There is a good reason why I have my own website, it's not just about archiving my wisdom of my software development journey but also wisdom of real life. LinkedIn articles are good and all but given this one is personal, I feel putting this up on my website is worth it. I have been getting questions mostly from students on why I left Amazon almost 2 years ago and the reason is what I have explained in my experience section of LinkedIn.
I took an intentional career break to transition from support roles to development roles.
Apan Trikha (2020)
I got inspired by recent trend on LinkedIn of software engineer YouTubers making office tour videos which lead many to think that working at MANGA simply means subsidised food and a fancy office (which let's face it, every good company has these).
I don't know where I will be in future, but I want to warn the reader ahead of time that while I am thankful for this sabbatical this article isn't to romanticize this undertaking. I'm not demonizing this either, just presenting the blunt truth. A sabbatical straight out of gradutation is a risky move and I don't recommend it unless you clearly know what you want out of it. The potential risk can include early death of your career, so plan ahead really well before making this move.
There's a meme worthy sentence I wanna debunk
dRoP uR eGo nD fOcUs oN lEaRnInG
a LinkedIn "influencer"
I'm not knocking on professional wisdom at all. It's highly important in areas of leadership because wisdom shines where expertise fails, while writing this post, I'm a Junior Software Engineer at Aristocrat. When compared against other Junior (even Mid-Level) Engineers, I'm able to discern and find bugs fast. This is due to my prior experience in game development which I undertook independently since 2017 under this alias. During game jams, when I find a bug, I try to reproduce and resolve it under the time constraint, which I have transferred effectively under this job. However, I have my own share of stupidity too. Like there was a JIRA, I "solved" only to find I was about to break an intended design. Why that happened? Simple, I didn't look at the high level design but since I validated the problem before commiting, I saved myself from breaking the game. There are other nonsensical things I've done ranging from regression of bugs to full on production level crashes, but you get the gist.
But the why am I saying this is a shit LinkedIn bots say? The reason is this is half truth especially when used to say "pick any job you get". Humans have unlimited potential but limited capability. There is so much you can do depending on your physiological attributes. Given my physical stature, I can go Indian military but I don't have good eye-sight to see an incoming foe effectively. Similarly while working as Support Engineer intern at Amazon, I found while I can communicate and help people effectively, my abilities are better suited where I'm building or creating something like composing music, making software, videos, writing, etc. Not only that, I find myself drifting towards development too often during work hours.
So I dropped my ego of an Amazon engineer and focussed on learning how to be an effective software engineer. Usually such posts are there to tell people that MANGA isn't the end of the world, which is true since I'm undertaking more interesting projects at Aristocrat than I ever took at Amazon.
The key take away is that you must find your position in the industry as early as possible. I found that development is the best for me and have the ability to pursue it, initially my peers found this decision to be odd but most have agreed with me in retrospect.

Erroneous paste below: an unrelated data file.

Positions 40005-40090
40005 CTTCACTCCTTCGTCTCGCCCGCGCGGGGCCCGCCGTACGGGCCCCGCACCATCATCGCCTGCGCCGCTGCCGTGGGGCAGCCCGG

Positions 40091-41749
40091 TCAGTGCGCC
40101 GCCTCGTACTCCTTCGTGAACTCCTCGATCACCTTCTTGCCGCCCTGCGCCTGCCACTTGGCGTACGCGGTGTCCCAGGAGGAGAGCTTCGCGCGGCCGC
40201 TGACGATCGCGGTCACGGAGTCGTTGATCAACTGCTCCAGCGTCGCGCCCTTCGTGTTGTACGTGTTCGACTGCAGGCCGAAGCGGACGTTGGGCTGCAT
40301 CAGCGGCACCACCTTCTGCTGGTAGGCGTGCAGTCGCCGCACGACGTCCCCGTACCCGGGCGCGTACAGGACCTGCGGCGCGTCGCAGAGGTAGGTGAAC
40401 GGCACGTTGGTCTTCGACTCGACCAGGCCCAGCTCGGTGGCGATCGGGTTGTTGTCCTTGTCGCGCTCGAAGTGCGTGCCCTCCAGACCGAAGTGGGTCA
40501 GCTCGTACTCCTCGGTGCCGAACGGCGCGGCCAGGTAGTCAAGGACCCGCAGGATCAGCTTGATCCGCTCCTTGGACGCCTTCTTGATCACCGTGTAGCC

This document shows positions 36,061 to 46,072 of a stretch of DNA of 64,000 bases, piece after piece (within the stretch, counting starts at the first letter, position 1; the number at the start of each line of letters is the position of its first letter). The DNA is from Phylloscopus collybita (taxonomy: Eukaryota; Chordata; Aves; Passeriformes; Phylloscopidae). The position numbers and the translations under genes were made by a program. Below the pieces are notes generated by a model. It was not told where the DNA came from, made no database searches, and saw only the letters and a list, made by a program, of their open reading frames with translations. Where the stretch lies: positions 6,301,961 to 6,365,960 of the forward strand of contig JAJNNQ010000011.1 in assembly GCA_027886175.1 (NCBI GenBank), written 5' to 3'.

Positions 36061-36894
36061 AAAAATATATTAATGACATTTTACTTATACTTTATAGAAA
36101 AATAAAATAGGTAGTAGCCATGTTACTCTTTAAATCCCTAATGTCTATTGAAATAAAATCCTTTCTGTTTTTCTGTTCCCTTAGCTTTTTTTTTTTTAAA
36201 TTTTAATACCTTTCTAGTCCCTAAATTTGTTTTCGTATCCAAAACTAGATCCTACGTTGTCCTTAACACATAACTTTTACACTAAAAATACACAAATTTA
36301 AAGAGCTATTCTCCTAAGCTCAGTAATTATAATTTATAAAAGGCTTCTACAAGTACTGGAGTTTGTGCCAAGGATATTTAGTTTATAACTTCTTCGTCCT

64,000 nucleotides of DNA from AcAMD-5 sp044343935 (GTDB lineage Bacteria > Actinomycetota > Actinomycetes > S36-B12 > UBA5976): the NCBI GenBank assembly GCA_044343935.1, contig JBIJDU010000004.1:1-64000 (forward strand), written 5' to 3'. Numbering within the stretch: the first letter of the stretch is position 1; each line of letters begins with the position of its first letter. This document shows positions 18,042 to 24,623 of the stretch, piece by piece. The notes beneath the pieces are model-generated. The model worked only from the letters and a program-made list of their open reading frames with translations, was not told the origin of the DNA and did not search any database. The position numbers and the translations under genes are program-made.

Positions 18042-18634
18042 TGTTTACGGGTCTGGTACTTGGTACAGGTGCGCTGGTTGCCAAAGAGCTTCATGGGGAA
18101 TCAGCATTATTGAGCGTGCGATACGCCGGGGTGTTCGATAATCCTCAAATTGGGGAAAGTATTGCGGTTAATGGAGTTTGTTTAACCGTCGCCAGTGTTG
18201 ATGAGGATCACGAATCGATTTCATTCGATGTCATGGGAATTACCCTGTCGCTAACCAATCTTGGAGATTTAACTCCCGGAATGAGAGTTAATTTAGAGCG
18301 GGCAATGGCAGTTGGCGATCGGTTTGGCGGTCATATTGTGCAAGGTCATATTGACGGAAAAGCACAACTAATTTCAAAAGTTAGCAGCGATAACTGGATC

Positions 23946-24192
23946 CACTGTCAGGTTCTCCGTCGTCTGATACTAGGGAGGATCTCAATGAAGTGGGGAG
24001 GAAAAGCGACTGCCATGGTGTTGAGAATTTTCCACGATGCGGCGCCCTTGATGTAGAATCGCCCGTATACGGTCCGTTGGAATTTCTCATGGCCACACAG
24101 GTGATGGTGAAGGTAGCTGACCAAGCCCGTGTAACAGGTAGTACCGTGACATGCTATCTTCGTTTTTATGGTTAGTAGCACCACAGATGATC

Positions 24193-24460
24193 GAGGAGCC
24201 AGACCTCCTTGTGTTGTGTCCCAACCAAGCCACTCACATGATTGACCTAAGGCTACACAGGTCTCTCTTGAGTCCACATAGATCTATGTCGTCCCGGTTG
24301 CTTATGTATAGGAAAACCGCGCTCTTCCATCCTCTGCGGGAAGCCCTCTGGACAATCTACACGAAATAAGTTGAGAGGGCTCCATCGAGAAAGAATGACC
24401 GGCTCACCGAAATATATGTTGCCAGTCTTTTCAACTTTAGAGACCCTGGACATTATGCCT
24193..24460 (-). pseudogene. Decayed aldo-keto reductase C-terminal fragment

This is an odd reason for many as many people aren't curious, a morbid reality I have to live with. However, that doesn't mean I can't find my band of brothers in this industry. When I took this sabbatical, there was a sense of incompetence that I felt in the middle of all this. There were times I wasn't getting shortlisted at all for several positions. So I thought of two things:
Had I took the second one, I wouldn't have raised myself to the heights of my programming ability where I am now. Instead, I considered the first one to be true. Now, to prove my relevance and my ability, I must undertake some good projects, however, those need to show my authentic side. After all, not only I have to show my interest veraciously but also justify this break. In India, career breaks are often considered as a red flag putting a massive question mark on one's competence. As a result, a simple project isn't going to be enough but I didn't have money to work on ML or AI based projects neither I could avail for student benefits.
This restriction made me think further, as a result, I went with hard projects. Those that are not only hard to replicate but also showcase my grounding in computer science principles and my true ability in programming. This was a hard path and while there is still some dissatisfaction, I'm comforted by the fact I'm no longer into a support position and had the courage to pivot my career as early as possible. To see, you can go to my GitHub and GitLab pages and see the projects yourself but some of the key projects I made included:
I personally think I am not satisfied at all with my sabbatical but I won't consider it a failure as well. Sure, I'm clearly not where I want to be but knowing that I'm on my way inspires me to move forward. I would recommend a sabbatical more as a last resort not as a first instinct. If you can't find the time but have an uncontrollable grid for your vision, then it will be worth considering but have backups in case things go South which almost happened with me. I was hellbent on becoming a developer due to this grit and I would suggest recruiters to appriciate the efforts of people making during their sabbatical because you don't know what good stuff they can bring to the table from that break.